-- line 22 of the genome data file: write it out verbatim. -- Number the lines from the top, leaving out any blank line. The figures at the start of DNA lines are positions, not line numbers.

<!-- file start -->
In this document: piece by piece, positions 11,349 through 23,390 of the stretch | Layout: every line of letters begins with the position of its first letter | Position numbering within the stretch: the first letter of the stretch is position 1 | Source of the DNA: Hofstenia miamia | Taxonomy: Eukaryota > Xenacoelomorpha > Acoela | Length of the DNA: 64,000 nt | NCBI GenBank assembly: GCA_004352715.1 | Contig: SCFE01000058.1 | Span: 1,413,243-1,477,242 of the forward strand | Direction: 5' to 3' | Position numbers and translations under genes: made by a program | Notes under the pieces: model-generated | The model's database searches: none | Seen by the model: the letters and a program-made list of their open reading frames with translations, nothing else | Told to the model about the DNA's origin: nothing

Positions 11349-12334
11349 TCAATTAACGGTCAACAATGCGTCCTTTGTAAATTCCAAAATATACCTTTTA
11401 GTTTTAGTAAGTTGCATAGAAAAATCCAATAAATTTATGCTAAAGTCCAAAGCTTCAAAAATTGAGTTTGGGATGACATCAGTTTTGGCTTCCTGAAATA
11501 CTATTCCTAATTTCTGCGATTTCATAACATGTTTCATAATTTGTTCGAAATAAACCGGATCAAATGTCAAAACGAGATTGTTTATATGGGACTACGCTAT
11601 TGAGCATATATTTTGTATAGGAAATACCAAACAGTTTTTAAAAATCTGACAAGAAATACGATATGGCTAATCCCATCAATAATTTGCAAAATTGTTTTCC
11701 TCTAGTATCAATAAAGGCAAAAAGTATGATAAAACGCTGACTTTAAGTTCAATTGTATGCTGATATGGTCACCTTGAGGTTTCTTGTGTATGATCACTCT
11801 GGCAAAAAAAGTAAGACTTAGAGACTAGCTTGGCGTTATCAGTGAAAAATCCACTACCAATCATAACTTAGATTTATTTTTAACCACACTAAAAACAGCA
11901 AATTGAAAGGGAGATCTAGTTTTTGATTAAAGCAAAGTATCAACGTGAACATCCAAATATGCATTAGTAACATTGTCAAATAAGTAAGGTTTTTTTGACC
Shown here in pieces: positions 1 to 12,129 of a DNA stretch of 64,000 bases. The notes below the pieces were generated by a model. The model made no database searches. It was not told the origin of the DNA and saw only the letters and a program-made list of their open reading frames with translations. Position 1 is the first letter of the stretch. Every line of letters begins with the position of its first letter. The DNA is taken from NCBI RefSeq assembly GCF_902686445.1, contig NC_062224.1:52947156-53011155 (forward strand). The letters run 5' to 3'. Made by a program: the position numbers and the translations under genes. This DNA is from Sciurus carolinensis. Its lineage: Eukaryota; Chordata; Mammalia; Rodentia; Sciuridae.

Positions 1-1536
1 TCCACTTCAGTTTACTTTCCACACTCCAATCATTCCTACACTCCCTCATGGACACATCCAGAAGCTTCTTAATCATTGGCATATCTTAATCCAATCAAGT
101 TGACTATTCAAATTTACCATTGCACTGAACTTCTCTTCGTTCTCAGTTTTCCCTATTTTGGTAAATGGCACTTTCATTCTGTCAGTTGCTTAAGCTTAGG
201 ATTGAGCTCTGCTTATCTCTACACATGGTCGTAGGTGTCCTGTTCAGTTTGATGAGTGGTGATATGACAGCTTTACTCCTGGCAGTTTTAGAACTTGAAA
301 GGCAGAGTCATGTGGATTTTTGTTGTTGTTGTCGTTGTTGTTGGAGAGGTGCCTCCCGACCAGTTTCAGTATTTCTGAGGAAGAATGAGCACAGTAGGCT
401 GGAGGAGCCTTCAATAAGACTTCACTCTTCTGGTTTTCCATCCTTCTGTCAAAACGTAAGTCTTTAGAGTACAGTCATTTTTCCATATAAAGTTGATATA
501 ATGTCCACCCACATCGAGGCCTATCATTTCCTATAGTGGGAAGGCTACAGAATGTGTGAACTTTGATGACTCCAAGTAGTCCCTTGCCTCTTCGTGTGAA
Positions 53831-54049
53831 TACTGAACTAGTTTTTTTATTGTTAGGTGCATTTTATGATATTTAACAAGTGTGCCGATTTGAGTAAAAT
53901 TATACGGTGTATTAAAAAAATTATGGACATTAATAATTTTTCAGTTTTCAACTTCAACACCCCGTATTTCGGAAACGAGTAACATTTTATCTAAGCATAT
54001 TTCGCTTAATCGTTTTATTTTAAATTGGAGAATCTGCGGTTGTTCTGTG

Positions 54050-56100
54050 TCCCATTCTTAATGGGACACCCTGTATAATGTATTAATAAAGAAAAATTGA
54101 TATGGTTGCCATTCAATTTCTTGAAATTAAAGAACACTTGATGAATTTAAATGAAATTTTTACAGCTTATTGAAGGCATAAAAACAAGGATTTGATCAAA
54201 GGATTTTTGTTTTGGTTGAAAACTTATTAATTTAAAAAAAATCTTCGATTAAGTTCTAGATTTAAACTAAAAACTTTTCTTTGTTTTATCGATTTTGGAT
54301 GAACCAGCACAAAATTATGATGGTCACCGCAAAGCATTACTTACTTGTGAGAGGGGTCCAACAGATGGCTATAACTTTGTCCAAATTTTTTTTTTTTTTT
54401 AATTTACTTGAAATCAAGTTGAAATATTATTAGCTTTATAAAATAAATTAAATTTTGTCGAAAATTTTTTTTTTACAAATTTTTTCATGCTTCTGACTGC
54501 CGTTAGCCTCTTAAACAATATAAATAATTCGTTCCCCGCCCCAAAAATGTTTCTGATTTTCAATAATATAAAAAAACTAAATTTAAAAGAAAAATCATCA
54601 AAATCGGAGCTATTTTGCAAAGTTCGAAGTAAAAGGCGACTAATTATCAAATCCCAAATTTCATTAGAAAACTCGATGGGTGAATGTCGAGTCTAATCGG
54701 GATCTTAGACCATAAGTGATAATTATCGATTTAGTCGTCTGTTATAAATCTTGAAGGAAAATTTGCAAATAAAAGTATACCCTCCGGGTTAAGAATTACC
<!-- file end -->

Positions 54050-56100